The opaque world of oil prices

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The opaque world of oil prices.

Oil prices have fallen sharply since late 2014 when they hovered around US$100 per barrel. In recent weeks they have dropped into the mid $20s, prompting some commentators to point out that the contents of a barrel of oil are now worth less than a third of the price of the actual steel drum that it comes in!

While the oil price has been sliding for some time, financial markets have only recently begun to attach any great significance to its impact on investment assets. Over the past six months there has been an increased sensitivity to oil gyrations with lower oil prices leading to a) declining share prices (because oil company earnings are adversely impacted), b) higher corporate bond rates (because heavily indebted energy companies are now more risky) and c) lower government bond rates (because inflation forecasts are now lower). The US dollar has also been stronger which is at odds with the historical relationship, possibly because the US shale revolution has left the US less dependent on foreign oil these days.

Stockpiles of oil remain high and the lifting of sanctions on Iran means there is little prospect of an adjustment to the supply situation. The International Energy Agency recently warned that "...the oil market could drown in oversupply".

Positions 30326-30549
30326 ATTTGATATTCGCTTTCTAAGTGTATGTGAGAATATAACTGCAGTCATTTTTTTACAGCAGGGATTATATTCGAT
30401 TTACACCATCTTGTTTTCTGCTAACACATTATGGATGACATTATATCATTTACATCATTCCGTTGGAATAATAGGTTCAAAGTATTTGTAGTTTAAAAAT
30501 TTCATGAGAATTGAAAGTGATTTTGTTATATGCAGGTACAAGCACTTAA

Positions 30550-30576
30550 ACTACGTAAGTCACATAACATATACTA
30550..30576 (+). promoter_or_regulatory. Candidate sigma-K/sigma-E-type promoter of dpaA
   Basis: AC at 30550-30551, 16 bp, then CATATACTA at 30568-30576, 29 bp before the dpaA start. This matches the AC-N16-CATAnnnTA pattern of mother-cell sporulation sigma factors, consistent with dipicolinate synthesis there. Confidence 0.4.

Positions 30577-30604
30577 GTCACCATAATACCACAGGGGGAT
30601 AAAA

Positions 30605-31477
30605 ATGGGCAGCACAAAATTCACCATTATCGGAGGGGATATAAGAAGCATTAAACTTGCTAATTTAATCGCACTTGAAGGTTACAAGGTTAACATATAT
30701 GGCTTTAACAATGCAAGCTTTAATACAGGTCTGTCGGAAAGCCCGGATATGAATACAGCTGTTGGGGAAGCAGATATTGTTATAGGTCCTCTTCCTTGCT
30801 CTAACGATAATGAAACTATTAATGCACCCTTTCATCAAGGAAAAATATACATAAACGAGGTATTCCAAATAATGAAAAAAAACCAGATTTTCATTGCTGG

With this backdrop, we can expect that weaker oil prices will continue to keep a lid on inflation and this could actually be positive for investment assets if it means that central banks can set interest rates lower than they otherwise would. At Fisher Funds we see the volatility in the oil price as a transfer of income from producers to consumers, and believe the positive effects on consumers will be larger than the negative effects on jobs in western economies.

Many of our companies are likely to benefit from lower costs as a result of these moves. Logistics companies such as portfolio holdings Freightways and Mainfreight are obvious examples. Also companies that benefit from improved disposable incomes, from the apparel companies in our international portfolios through to the food retailers in our Australian portfolios.


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